Mr. Harper’s new government embraced this one-sided deal without reservation. Yet the deal did nothing to advance other important bilateral issues with the United States dear to Canada: passports, the “thickening” of the border after 9/11, the proposed Windsor-Detroit bridge and so on.

So here we are in 2016, with free trade and a strengthening market increasing U.S. demand for Canadian softwood lumber. We have a brand new Liberal government, under Prime Minister Justin Trudeau, that was supposed to be entirely different from Mr. Harper’s government. Yet without the benefit of a thorough stock-taking, and without taking into account the enormously negative effects of the 2006 deal on the lumber industry in Ontario and Quebec – but apparently under intense political pressure from British Columbia, whose industry is largely protected from trade restrictions – Mr. Trudeau is said to be ready to act quickly, even before leaving for the state dinner that awaits him at the White House on March 10.

There are rumours circulating that the new Prime Minister, without waiting for a new U.S. investigation – and in a stupefying repetition of his predecessor’s lamentable decisions – is initiating the negotiation of a new deal to permanently restrict access to the U.S. market for Canadian exporters of softwood lumber. On Tuesday those rumours were confirmed: Kirsten Hillman, the assistant deputy minister of trade agreements and negotiations at Global Affairs Canada, said in testimony before the House of Commons International Trade Committee that Canada was indeed “working hard to get a new Softwood Lumber Agreement.”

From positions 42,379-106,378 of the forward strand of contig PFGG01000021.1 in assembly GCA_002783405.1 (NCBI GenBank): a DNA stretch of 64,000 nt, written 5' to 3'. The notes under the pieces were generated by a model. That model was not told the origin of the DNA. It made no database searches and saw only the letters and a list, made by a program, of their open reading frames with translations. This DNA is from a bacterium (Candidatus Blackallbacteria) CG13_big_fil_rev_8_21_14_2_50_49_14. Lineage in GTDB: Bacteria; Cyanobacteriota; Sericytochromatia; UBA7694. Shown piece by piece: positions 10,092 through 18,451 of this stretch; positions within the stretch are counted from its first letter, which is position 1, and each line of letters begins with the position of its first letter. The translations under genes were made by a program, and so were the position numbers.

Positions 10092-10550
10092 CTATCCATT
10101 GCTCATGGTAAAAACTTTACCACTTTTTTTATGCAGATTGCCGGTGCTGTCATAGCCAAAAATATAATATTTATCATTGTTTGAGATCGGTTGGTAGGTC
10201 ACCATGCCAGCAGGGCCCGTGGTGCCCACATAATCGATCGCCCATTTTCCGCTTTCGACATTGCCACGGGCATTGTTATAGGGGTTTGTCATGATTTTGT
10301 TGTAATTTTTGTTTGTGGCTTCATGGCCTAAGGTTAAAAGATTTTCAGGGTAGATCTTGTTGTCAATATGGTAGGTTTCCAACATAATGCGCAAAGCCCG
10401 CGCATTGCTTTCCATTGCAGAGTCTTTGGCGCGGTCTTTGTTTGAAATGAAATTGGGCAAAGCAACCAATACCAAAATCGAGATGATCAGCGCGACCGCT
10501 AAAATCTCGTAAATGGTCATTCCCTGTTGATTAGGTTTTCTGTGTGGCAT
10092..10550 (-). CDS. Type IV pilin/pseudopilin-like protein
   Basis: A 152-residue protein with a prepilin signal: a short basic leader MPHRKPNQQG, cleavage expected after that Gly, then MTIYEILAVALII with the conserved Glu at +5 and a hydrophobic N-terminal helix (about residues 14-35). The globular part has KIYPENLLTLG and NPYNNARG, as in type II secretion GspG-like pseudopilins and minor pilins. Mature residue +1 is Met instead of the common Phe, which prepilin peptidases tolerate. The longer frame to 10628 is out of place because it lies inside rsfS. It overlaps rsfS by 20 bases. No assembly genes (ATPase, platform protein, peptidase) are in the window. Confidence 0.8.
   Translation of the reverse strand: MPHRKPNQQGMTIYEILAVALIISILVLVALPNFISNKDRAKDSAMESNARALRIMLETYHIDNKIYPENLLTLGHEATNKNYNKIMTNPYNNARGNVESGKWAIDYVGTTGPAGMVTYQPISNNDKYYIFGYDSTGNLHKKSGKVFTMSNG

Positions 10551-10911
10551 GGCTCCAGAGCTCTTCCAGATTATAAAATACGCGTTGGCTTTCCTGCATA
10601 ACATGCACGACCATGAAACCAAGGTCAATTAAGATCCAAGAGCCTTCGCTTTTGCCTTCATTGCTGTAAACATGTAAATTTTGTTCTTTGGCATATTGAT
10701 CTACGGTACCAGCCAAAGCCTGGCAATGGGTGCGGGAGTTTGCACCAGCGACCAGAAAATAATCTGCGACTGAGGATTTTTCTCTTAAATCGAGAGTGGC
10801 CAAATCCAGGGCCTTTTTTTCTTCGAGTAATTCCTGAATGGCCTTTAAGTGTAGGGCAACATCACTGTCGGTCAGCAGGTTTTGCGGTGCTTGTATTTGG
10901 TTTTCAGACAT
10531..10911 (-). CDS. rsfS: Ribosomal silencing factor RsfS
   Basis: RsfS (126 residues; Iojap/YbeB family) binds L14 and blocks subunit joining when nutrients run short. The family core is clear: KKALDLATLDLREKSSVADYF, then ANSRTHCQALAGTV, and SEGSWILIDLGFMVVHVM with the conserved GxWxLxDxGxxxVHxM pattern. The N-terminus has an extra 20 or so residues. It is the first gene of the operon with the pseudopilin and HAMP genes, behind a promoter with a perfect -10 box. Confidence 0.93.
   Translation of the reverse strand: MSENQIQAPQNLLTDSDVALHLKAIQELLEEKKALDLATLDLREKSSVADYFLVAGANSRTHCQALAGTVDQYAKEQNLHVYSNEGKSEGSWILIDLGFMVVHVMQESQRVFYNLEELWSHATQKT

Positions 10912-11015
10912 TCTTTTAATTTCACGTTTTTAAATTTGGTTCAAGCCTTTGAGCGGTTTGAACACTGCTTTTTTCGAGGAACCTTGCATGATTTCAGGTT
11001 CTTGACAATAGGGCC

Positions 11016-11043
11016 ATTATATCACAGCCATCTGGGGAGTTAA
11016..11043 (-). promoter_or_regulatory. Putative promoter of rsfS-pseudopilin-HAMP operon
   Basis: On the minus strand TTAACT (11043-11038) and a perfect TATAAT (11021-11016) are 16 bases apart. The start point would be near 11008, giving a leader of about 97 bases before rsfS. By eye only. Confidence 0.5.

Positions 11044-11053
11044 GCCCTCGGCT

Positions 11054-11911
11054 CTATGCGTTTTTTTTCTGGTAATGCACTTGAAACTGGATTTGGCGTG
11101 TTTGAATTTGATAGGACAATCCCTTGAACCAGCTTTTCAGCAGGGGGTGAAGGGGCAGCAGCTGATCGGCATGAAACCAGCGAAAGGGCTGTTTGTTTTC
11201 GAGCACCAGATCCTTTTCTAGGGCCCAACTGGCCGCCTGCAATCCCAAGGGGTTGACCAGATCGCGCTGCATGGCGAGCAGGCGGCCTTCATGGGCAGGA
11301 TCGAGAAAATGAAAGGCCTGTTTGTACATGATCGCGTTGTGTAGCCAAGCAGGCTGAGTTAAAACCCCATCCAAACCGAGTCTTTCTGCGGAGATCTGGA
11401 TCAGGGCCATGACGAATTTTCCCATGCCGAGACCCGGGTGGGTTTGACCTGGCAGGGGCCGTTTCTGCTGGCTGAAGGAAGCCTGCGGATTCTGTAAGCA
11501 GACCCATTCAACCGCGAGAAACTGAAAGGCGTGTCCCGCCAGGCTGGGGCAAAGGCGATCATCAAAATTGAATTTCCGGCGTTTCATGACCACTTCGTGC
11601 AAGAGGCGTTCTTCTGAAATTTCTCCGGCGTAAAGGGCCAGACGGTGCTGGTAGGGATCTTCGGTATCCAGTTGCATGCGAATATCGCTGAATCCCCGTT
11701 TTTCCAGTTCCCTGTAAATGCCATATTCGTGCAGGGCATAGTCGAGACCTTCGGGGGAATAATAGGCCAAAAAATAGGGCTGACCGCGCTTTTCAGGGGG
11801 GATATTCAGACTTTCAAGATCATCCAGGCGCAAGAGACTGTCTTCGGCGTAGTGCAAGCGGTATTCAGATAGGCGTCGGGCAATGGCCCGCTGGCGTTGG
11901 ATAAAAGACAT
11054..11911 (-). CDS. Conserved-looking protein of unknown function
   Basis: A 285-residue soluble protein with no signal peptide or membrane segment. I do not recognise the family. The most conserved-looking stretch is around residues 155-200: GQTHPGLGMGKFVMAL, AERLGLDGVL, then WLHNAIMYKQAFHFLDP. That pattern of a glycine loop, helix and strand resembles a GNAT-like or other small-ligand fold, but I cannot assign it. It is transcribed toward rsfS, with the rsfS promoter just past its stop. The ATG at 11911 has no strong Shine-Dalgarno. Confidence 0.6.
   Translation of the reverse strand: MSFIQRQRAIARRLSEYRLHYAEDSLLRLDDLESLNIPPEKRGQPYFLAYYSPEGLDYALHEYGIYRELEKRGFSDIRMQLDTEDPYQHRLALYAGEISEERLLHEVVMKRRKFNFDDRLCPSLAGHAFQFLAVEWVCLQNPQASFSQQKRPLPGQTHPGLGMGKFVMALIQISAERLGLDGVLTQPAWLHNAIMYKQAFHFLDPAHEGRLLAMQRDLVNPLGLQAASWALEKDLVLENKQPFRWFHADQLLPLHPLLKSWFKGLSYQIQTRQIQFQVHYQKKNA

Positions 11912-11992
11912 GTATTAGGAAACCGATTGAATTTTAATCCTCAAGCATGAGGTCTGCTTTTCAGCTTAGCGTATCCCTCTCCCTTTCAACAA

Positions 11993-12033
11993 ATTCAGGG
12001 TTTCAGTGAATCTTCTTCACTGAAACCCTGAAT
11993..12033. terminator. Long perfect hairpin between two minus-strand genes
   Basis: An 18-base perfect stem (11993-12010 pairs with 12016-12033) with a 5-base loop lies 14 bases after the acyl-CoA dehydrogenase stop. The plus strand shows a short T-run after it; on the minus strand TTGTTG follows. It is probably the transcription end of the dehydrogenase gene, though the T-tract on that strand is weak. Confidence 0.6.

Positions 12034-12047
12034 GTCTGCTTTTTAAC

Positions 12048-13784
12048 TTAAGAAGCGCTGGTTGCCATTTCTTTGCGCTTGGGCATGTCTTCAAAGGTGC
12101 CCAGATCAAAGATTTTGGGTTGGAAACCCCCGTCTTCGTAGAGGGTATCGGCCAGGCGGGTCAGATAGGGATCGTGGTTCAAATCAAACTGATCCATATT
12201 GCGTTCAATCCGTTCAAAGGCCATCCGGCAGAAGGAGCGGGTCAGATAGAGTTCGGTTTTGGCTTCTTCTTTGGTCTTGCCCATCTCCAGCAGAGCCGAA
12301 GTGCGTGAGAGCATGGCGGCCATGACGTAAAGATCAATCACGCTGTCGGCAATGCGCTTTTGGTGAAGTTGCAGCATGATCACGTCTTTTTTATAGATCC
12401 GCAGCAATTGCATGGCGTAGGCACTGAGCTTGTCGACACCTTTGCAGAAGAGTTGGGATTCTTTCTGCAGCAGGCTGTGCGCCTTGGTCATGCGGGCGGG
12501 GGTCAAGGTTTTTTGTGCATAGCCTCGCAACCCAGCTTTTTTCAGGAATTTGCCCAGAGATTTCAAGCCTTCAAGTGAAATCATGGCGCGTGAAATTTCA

Someone once wrote that history repeats itself, first as tragedy, then as farce. Mr. Trudeau is in a good position to disprove that old saw, but in the meantime, a large portion of the Canadian industry’s fate appears to hang in the balance once more.